Cross-country ski trails near Chicago include some great areas within a four hour drive. After learning a little bit about the sport and getting acclimated to being on skis it is time to venture out of the city and find some areas with some actual country to cross including some hills.

First off it is important to note a differentiation in cross-country skiing. There are two styles of skiing called classical and freestyle or skating. Classical cross-country skiing is shuffling along in two ski tracks in a path that has already been made for the skier by a snowmobile and a groomer. This style better suits the beginner.

Freestyle or skating is how Olympic skiers ski. For this method the trail is also groomed, but instead of having two tracks the snow on the whole path is flattened down. For this method the skier digs the edges of his skis in the snow and pushes off like an Olympic skater does on the ice. It is a faster and more aerobic in style and takes getting used to and usually needs a different kind of ski and boot. It is important to note the difference because new skiers should stay off the freestyle trails.

Mississippi Palisades State Park
Bluffs situated on the Mississippi River make for perfect terrain to cross-country ski. Check out some amazing over looks of the Mississippi and the surrounding bluffs while there. The park has about 15 miles of trails.

Rock Cut State Park
This is Illinois’ largest state park, so it is no wonder that it also the best trail system in the state for hiking and cross-country skiing. The website promises a winter trail guide is being developed to let the visitor know which trails are groomed for classical skiing and which are groomed for freestyle/skating.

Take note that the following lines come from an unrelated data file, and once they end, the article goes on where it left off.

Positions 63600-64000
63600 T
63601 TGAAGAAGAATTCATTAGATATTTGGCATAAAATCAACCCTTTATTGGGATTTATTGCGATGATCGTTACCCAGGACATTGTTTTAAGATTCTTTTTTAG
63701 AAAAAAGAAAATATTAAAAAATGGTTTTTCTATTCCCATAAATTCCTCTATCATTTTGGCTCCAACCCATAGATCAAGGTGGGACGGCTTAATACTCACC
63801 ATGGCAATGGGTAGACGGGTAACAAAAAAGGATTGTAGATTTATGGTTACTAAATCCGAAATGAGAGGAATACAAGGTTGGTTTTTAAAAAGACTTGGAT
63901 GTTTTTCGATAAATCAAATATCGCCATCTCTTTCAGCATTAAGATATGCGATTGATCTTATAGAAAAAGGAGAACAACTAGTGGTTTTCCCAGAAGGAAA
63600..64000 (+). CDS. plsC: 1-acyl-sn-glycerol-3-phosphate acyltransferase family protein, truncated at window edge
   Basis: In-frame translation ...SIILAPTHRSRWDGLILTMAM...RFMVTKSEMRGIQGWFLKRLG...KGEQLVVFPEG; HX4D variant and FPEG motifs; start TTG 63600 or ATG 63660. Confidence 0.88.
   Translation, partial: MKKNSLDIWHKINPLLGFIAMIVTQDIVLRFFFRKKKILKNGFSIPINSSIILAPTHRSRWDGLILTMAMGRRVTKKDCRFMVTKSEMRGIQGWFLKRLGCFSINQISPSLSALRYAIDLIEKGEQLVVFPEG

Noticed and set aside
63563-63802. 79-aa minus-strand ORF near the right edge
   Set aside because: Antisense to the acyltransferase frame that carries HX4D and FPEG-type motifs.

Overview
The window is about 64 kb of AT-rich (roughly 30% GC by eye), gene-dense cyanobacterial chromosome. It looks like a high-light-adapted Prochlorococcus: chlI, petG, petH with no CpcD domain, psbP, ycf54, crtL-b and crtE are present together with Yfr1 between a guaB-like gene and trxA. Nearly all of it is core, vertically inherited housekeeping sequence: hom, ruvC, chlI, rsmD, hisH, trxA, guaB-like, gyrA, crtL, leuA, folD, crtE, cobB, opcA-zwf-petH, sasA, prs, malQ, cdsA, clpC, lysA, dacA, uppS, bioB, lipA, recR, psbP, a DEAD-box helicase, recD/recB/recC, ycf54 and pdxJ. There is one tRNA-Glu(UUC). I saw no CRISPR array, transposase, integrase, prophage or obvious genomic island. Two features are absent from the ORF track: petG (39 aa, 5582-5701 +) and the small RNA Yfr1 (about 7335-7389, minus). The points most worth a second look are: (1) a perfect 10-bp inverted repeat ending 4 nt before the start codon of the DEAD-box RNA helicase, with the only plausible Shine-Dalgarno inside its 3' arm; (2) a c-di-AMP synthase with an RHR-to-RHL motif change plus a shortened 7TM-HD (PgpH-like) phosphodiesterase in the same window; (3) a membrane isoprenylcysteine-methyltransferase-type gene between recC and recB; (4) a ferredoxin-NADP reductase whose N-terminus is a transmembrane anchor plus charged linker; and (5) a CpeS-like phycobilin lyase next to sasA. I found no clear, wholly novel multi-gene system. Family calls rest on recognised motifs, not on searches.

Kettle Moraine State Forest both South and North units
Due to the glacial features of these two parks these areas are great for cross-country skiing. The north is a little better terrain wise, but the southern unit is a little closer and easier from which to make a one day trip. Each park has more than 20 miles of groomed trails and the park website has up to date news about trail conditions and snow. Both parks also have groomed trails for both classical and freestyle.

Black River State Forest
This is pretty much the edge of any trip that could be considered a day trip as it is about four hours away. There are 24 miles of trails in the park ranging from beginner to expert and they also have groomed trails for both classical and free style.

Warren Dunes State Park and Indiana Dunes–
Only six miles of trails are groomed in the Warren Dunes State Park found just north of the Michigan and Indiana border. What is important to note here is that there is sometimes lake effect snow on this end of the lake when there is none elsewhere in the region, so do not ignore this park.

Closer to home is the Indiana Dunes National Lakeshore which is also found in a swath of territory where lake effect snow is common.  There is about 10 miles of trails here although they are not groomed.  Ungroomed trails are usually not a problem except for the first skier as it is a little slower for them.  This location is near millions of people, therefore the percentage of being that first skier are pretty slim.

Allegan State Park 
This is just north of Warren Dunes, but a little inland from the lake, so it may or may not have lake effect snow. This area is a little farther from Warren Dunes, but has more than twice as much trail mileage. Skiing is only allowed after January 1, so do not jump here.

A good site for Michigan cross-country ski trail information can be found here.

This column will be cross country ski central as soon as the snow falls and before. There will be future columns featuring descriptions of ski trails in Chicago, the suburbs, and all around the Midwest, as well as snow and trail conditions. Stay tuned and please subscribe to my articles at the top if a fan of adventure travel including hiking, canoeing, cross-country skiing, fishing to name a few.